Michael Dixon, General Manager, IBM Smarter Cities
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Infrastructure and exchange of information

When you think about cities, "things haven’t really changed in 5,000 years,” says Michael Dixon, Vice President for IBM Watson Asia Pacific. “They’re still a collection of buildings and people. People gather in buildings to sleep, others gather in buildings to produce, children gather around adults to learn, sick people get care in the same place and so on.”

But, largely unseen, something has changed profoundly in cities. Cities now face challenges armed with an electronic infrastructure that is only a couple of decades old. And that infrastructure allows smarter cities to focus on a particular problem: transport; water; energy; public safety; unemployment; crime. But perhaps even more important, smarter municipalities are starting to exchange information within themselves and to work together in new ways.

The evolution begins

“I think we’re just starting to see the beginning of a major evolution in cities. They’re just beginning to understand the potential,” Dixon says. Miami, for example, has taken new, smarter approaches to issues such as public safety and water management (both ensuring its supply and managing the surplus during storms). But when officials looked at the insights they’d discovered, they asked themselves if they could apply the same approach to their public transport infrastructure. The answer was “yes,” and the results were dramatic improvements in services and asset management.

In the United Arab Emirates, Dubai is opening up its data for everyone’s benefit. Already planning for Expo 2020, the city has started to base all its city and municipal services in the cloud. That means eventually everybody in Dubai, residents and visitors alike, will have access.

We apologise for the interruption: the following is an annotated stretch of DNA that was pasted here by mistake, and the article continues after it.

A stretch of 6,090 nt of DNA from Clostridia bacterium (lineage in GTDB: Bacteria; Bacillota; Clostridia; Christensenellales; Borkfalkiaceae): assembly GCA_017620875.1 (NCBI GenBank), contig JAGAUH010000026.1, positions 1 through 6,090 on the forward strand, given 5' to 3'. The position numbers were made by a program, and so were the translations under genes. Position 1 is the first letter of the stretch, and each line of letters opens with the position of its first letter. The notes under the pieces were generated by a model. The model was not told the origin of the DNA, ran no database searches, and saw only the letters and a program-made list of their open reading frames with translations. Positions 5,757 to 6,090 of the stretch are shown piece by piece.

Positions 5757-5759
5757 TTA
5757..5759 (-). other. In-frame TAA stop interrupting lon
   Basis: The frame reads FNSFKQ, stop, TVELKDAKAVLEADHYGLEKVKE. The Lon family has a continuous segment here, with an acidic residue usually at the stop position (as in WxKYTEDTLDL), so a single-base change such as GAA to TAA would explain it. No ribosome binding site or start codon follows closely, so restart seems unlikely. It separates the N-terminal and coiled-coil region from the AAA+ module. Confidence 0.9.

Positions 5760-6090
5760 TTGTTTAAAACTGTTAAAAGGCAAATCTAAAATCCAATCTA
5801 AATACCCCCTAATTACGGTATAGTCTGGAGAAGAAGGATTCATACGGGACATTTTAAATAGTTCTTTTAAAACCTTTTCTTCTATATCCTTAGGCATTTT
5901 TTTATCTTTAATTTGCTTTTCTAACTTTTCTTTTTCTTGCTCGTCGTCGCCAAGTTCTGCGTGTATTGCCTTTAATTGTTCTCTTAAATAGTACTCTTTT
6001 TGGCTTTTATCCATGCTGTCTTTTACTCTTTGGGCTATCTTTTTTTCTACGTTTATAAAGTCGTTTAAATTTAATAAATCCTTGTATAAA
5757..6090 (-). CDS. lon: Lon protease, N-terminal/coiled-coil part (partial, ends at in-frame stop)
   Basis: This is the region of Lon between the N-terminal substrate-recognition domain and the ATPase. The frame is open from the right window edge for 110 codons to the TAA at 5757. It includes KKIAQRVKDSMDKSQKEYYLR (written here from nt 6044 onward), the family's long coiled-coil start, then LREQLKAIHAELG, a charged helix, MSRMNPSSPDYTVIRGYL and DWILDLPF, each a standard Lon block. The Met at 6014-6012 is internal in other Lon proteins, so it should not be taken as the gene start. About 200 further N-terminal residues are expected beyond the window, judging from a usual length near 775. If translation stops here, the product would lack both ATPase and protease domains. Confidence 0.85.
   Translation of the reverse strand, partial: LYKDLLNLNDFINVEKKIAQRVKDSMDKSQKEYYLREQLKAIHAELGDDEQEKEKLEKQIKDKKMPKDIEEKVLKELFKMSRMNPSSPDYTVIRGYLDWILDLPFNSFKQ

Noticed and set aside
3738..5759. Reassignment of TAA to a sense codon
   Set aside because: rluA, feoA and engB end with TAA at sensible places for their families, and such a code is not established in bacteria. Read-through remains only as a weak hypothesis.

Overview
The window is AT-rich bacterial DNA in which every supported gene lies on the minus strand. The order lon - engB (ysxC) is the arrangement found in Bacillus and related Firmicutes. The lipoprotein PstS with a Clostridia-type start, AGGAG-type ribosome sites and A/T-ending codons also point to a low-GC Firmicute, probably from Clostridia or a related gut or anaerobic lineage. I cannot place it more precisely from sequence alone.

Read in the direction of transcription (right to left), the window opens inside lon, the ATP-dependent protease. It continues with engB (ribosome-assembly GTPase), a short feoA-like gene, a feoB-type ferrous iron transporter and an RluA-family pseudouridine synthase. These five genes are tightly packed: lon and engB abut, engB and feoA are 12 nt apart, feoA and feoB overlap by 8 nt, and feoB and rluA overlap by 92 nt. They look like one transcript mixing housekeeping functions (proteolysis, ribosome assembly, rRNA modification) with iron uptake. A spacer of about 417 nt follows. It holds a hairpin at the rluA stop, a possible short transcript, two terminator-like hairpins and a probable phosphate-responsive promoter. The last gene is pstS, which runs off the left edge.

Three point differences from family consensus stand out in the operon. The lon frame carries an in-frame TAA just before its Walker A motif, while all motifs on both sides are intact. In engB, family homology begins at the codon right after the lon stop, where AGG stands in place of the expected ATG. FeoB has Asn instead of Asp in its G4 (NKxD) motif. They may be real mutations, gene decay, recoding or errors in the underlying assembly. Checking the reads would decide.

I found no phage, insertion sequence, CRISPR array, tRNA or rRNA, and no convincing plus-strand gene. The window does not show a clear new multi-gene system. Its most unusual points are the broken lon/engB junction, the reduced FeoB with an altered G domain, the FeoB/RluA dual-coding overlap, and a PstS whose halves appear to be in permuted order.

“But they’re not stopping there,” says Dixon. “Dubai has identified almost 500 services which it intends to open up through its cloud capability with real-time analytics that provide information to anybody, from anywhere it is requested. The most exciting aspect of the initiative is its ambition, which is not focused on technology, but the way in which large amounts of data and analytics, including social media, can be accessed from mobile devices securely from the cloud to provide real value, on the spot.”

Disparate fronts offer challenges

For a city to tackle a challenge from multiple, often disparate, fronts can be a successful strategy in a variety of situations. But mapping out the plan requires careful analysis of data.

“I spoke to the head of a police force recently who wanted to do something about the demands on the force brought by domestic violence. He called it ‘a scourge’ in his city, but it wasn’t something that the police had the resources or the skills to deal with,” says Dixon. “It is a chronic problem, in numerous cities, involving a relatively small number of people, consuming an outsized portion of police resources. Each weekend police are being confronted with the same people, struggling with the same issues.”

The solution lies in broadening the city’s response. “It is important to get social services involved, because these are families at risk. But the social services agency needs support from the health department, as alcohol and depression are commonly seen to be associated problems, with many now agreeing that unemployment and appropriate education are the underlying problems.”

This multifaceted approach requires government to rethink its usual structure. As Dixon puts it, “Agencies and functions within government are bridging to each other in unprecedented ways. Challenging for some, it suggests a very different operating model for city governments of the future.”